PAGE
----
N2 - Epidemiological studies consistently show that circulating sex hormone binding globulin (SHBG) levels are lower in type 2 diabetes patients than non-diabetic individuals, but the causal nature of this association is controversial. Genetic studies can help dissect causal directions of epidemiological associations because genotypes are much less likely to be confounded, biased or influenced by disease processes. Using this Mendelian randomization principle, we selected a common single nucleotide polymorphism (SNP) near the SHBG gene, rs1799941, that is strongly associated with SHBG levels. We used data from this SNP, or closely correlated SNPs, in 27 657 type 2 diabetes patients and 58 481 controls from 15 studies. We then used data from additional studies to estimate the difference in SHBG levels between type 2 diabetes patients and controls. The SHBG SNP rs1799941 was associated with type 2 diabetes [odds ratio (OR) 0.94, 95% CI: 0.91, 0.97; P 5 2 3 1025], with the SHBG raising allele associated with reduced risk of type 2 diabetes. This effect was very similar to that expected (OR 0.92, 95% CI: 0.88, 0.96), given the SHBG-SNP versus SHBG levels association (SHBG levels are 0.2 standard deviations higher per copy of the A allele) and the SHBG levels versus type 2 diabetes association (SHBG levels are 0.23 standard deviations lower in type 2 diabetic patients compared to controls). Results were very similar in men and women. There was no evidence that this variant is associated with diabetes-related intermediate traits, including several measures of insulin secretion and resistance. Our results, together with those from another recent genetic study, strengthen evidence that SHBG and sex hormones are involved in the aetiology of type 2 diabetes.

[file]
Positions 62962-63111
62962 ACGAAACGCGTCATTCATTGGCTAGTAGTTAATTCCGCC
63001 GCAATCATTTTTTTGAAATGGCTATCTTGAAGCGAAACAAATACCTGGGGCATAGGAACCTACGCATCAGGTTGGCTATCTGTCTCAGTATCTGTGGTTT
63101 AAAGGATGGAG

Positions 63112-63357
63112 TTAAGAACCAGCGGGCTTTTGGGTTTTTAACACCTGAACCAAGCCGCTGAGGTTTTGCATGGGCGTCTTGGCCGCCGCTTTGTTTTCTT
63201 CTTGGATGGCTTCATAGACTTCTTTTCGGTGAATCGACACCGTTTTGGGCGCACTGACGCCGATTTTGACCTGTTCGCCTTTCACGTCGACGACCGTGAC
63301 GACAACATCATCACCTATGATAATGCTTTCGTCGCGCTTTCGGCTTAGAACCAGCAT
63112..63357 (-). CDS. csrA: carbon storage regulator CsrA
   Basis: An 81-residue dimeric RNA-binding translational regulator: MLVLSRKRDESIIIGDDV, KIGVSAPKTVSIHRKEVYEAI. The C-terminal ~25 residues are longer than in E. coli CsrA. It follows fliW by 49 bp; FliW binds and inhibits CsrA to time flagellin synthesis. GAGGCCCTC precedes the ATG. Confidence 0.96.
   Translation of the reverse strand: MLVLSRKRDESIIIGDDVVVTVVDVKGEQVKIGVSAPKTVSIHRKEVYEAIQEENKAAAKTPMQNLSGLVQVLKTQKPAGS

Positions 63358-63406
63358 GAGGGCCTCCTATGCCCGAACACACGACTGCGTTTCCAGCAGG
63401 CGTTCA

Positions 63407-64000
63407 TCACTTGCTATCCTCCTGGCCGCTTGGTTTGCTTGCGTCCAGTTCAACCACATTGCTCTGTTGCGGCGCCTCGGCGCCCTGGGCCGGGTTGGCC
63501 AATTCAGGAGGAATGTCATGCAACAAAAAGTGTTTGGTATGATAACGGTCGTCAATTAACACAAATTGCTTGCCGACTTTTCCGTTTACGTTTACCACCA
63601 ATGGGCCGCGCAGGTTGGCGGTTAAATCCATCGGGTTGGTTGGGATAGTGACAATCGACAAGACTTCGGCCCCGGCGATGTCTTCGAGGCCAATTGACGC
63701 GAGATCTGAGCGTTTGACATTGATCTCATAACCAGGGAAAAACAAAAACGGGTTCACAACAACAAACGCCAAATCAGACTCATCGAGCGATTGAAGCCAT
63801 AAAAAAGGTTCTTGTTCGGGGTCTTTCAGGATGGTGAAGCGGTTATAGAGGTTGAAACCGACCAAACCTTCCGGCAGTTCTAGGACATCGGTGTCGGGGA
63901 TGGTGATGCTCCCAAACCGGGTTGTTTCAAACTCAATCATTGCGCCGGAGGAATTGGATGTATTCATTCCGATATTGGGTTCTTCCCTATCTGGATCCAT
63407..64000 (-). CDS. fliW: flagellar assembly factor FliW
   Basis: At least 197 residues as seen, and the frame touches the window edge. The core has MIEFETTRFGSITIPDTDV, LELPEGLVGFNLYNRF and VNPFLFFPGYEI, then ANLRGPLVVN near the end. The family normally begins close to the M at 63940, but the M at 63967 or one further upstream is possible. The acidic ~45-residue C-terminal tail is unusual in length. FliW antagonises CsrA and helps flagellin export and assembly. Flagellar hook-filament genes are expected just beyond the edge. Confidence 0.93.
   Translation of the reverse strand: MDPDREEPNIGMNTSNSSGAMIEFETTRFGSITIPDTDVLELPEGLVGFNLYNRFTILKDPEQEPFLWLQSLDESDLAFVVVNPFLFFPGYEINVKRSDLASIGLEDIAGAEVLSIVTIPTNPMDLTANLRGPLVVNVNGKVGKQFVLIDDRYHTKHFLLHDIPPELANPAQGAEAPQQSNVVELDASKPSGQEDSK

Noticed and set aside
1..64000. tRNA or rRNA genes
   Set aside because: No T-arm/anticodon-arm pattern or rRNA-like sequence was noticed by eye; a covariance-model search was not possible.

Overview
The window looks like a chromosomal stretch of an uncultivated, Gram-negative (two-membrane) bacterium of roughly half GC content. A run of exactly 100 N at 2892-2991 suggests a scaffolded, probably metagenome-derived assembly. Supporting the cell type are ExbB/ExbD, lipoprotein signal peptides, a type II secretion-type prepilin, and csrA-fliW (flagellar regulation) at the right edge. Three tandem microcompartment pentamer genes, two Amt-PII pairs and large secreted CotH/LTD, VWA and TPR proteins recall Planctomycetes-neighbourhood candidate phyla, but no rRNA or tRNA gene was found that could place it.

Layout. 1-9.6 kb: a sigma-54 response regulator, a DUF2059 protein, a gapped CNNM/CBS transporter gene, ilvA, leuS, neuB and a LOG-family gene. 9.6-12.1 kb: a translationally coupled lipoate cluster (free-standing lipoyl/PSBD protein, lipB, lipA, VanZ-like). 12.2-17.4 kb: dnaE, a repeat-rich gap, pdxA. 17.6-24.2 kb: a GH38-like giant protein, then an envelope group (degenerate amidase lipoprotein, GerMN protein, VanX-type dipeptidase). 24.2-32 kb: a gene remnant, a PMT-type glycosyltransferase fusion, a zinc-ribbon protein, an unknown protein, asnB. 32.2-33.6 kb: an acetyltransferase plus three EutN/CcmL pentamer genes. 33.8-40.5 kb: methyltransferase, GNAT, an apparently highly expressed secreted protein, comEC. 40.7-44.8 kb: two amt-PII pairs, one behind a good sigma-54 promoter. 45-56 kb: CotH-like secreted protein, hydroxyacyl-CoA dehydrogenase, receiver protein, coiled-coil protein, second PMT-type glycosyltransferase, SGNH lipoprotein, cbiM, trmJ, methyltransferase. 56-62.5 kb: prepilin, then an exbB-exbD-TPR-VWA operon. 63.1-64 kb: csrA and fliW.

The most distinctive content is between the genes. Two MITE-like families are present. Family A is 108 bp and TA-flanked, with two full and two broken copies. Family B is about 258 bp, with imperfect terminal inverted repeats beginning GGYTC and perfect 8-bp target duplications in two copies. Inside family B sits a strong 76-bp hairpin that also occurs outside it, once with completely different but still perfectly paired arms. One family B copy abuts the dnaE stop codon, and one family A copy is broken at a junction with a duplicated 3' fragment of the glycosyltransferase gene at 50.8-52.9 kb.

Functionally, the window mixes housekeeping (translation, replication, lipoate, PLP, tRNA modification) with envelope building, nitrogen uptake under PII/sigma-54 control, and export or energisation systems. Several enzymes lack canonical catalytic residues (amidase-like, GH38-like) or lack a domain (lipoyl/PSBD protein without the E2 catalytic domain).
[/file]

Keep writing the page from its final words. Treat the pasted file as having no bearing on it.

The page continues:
AB - Epidemiological studies consistently show that circulating sex hormone binding globulin (SHBG) levels are lower in type 2 diabetes patients than non-diabetic individuals, but the causal nature of this association is controversial. Genetic studies can help dissect causal directions of epidemiological associations because genotypes are much less likely to be confounded, biased or influenced by disease processes. Using this Mendelian randomization principle, we selected a common single nucleotide polymorphism (SNP) near the SHBG gene, rs1799941, that is strongly associated with SHBG levels. We used data from this SNP, or closely correlated SNPs, in 27 657 type 2 diabetes patients and 58 481 controls from 15 studies. We then used data from additional studies to estimate the difference in SHBG levels between type 2 diabetes patients and controls. The SHBG SNP rs1799941 was associated with type 2 diabetes [odds ratio (OR) 0.94, 95% CI: 0.91, 0.97; P 5 2 3 1025], with the SHBG raising allele associated with reduced risk of type 2 diabetes. This effect was very similar to that expected (OR 0.92, 95% CI: 0.88, 0.96), given the SHBG-SNP versus SHBG levels association (SHBG levels are 0.2 standard deviations higher per copy of the A allele) and the SHBG levels versus type 2 diabetes association (SHBG levels are 0.23 standard deviations lower in type 2 diabetic patients compared to controls). Results were very similar in men and women. There was no evidence that this variant is associated with diabetes-related intermediate traits, including several measures of insulin secretion and resistance. Our results, together with those from another recent genetic study, strengthen evidence that SHBG and sex hormones are involved in the aetiology of type 2 diabetes.